Tag Archives: solar activity

Solar cycle 24 predictions fail to materialize, “unprecedentedly wrong”

“Back on March 7, 2006, the National Science Foundation issued a press release predicting that the amplitude of Solar Cycle 24 would be “30 to 50 percent stronger” than Solar Cycle 23. Solar Cycle 23 had a smoothed maximum amplitude of 180.3. The press release described the forecast as “unprecedented”. Perhaps it was as in unprecedentedly wrong. Solar Cycle 24 had a smoothed maximum amplitude of 116.4 in April 2014, which made it 35% weaker than Solar Cycle 23. “ click here

Solar activity affects the earth’s climate, but just how much?

“When it comes to the Sun’s influence on climate, one conclusion is certain: there is no widespread scientific agreement as to how and to what extent solar activity and its related parameters (i.e., galactic cosmic rays, geomagnetic activity, solar wind flux) impact changes in the Earth’s temperature and precipitation.” click here

Forbes censored valid climate science

“A few days ago I was interviewed by Doron Levin, for an article to appear online on forbes.com. After having seen a draft (to make sure that I am quoted correctly), I told him good luck with getting it published, as I doubted it will.” click here

Solar activity, atmospheric-oceanic variability drives temperatures



In this paper, a fragile ecological area in the Western Tianshan National Nature Reserve of China was selected as the research region, and Picea schrenkiana, which is sensitive to climate change, was selected as the research object. The mean minimum temperature in the growing season of the previous year (May to September) was the main limiting factor for tree radial growth based on an analysis of the relationship between chronological series and climatic factors during 1959–2012 (r = –0.792, p < 0.05). Moreover, the relationship was stable, which showed that tree rings can be used as alternative materials for climate reconstruction. Therefore, the mean minimum temperature of the previous year in 1680–2012 was reconstructed, and the explained variance of the reconstruction equation was 62.7% (R2adj = 62.0%, F = 85.8). The 31 dramatically altered years were found via char- acteristic year analyses, and extreme changes occurred most often under relatively warm conditions. The mean minimum temperature in the reconstruction shows a clear warming trend by the 11-year moving average of the reconstructive series since the 1950s (the temperature increase: 0.341°C/decade). The driving factors of the mean minimum temperature were influenced mainly by the interaction of solar activity and large-scale atmospheric–oceanic variability, especially the westerly circulations.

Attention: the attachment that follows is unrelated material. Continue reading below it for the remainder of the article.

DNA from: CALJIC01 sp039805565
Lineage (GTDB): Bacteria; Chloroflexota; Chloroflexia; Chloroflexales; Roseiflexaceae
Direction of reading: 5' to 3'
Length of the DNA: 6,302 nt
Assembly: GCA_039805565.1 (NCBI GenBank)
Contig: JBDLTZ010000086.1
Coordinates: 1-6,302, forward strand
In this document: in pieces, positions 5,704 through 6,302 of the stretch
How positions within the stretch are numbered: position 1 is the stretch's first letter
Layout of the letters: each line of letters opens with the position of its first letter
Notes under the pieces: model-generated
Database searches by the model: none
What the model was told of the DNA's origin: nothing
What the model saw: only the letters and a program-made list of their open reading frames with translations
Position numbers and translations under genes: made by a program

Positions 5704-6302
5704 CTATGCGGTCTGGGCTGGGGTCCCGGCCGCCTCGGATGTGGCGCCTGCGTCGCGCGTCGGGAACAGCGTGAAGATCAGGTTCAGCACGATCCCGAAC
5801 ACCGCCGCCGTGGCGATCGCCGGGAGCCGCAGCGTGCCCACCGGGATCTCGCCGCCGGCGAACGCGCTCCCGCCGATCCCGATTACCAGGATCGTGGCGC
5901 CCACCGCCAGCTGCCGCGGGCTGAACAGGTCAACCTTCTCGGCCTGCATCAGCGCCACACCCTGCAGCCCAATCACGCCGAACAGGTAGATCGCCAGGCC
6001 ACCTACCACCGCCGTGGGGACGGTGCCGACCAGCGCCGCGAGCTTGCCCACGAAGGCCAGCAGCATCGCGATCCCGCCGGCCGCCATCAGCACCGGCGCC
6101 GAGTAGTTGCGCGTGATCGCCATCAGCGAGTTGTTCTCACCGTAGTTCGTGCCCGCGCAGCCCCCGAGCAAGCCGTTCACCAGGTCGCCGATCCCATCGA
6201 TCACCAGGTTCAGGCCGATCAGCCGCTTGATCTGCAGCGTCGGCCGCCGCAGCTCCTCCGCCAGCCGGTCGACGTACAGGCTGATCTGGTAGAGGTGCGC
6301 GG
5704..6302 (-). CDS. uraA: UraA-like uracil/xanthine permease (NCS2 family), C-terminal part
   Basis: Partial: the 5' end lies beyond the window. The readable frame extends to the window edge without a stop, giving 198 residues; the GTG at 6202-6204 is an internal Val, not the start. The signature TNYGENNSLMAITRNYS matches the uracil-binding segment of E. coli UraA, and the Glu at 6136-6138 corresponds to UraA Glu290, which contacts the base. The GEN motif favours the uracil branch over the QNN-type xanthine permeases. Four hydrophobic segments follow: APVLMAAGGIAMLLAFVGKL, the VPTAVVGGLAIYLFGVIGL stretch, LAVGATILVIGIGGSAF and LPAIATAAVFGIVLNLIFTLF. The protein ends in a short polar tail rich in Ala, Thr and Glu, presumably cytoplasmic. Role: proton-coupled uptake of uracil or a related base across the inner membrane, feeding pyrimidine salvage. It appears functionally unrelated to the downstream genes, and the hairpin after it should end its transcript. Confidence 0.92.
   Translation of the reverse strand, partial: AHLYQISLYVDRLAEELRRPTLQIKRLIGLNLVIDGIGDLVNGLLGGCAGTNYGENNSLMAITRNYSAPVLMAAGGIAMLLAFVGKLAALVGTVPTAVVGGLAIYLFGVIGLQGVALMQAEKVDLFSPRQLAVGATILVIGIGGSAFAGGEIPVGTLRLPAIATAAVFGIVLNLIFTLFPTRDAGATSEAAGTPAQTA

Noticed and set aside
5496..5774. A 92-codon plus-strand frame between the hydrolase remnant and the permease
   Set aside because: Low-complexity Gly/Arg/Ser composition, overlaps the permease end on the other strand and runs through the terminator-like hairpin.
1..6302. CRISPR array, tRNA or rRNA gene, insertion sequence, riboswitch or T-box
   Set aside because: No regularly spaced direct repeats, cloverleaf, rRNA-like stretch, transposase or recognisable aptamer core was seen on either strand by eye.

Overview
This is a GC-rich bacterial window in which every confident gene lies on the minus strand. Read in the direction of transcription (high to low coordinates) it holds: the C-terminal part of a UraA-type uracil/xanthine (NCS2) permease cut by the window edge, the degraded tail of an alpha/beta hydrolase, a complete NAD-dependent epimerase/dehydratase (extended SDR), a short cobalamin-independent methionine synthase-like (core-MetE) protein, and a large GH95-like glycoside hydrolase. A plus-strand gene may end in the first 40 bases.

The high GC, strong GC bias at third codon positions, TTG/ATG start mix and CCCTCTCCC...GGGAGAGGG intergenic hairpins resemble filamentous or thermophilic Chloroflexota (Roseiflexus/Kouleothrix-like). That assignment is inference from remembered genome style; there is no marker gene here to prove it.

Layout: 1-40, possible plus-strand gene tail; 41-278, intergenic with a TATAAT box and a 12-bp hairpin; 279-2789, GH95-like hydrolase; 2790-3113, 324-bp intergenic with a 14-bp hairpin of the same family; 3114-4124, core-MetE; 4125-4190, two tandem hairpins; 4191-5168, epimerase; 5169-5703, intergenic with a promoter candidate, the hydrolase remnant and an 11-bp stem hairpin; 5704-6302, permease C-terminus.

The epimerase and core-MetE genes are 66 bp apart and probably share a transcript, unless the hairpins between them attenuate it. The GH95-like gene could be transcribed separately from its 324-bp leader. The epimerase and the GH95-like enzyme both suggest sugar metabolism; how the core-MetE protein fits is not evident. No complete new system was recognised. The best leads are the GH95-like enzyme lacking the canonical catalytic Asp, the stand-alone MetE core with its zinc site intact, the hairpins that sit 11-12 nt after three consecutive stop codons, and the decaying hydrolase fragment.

Galactic cosmic rays affect Earth’s climate by increasing cloud cover

“New evidence suggests that high-energy particles from space known as galactic cosmic rays affect the Earth’s climate by increasing cloud cover, causing an “umbrella effect”. “ click here

NCAR solar cycle prediction exactly backwards

“In 2006, our top government experts issued an unprecedented, breakthrough forecast that the next solar cycle would be 30-50% stronger than the previous one.

They had it exactly backwards. The current solar cycle is down nearly 50% from the previous one, and is the weakest in over a century.” click here

Solar activity drove a significant percentage of recent warming

Nicola Scafetta and Richard C. Willson. Comparison of Decadal Trends among Total Solar Irradiance Composites of Satellite Observations. Advances in Astronomy Volume 2019, https://doi.org/10.1155/2019/1214896

We present a new analysis of the two-decade-old controversy over interpretation of satellite observations of total solar irradiance (TSI) since 1978 and the implications of our findings for TSI as a driver of climate change. Our approach compares the methods of constructing the two most commonly referenced TSI composites (ACRIM and PMOD) that relate successive observational databases and two others recently constructed using a novel statistical approach. Our primary focus is on the disparate decadal trending results of the ACRIM and PMOD TSI composite time series, namely, whether they indicate an increasing trend from 1980 to 2000 and a decreasing trend thereafter (ACRIM) or a continuously decreasing trend since 1980 (PMOD). Construction of the four-decade observational TSI composites from 1978 to the present requires the use of results from two less precise Earth Radiation Budget experiments (Nimbus7/ERB and ERBS/ERBE) during the so-called ACRIM-Gap (1989.5–1991.8), between the end of the ACRIM1 and the beginning of the ACRIM2 experiments. The ACRIM and PMOD composites used the ERB and ERBE results, respectively, to bridge the gap. The well-established paradigm of positive correlation between Solar Magnetic Field Strength (SMFS) and TSI supports the validity of the upward trend in the ERB results and the corresponding decadal upward trend of the ACRIM composite during solar cycles 21 and 22. The ERBE results have a sensor degradation caused downward gap trend, contrary to the SMFS/TSI paradigm, that biased the PMOD composite decadal trend downward during solar cycles 21 and 22. The different choice of gap bridging data is clearly the cause of the ACRIM and PMOD TSI trending difference, agreeing closely in both magnitude and direction. We also analyze two recently proposed statistical TSI composites. Unfortunately their methodology cannot account for the gap degradation of the ERBE experiment and their resulting uncertainties are too large to uniquely distinguish between the trending of the ACRIM and PMOD composites. Our analysis supports the ACRIM TSI increasing trend during the 1980 to 2000 period, followed by a long-term decreasing trend since.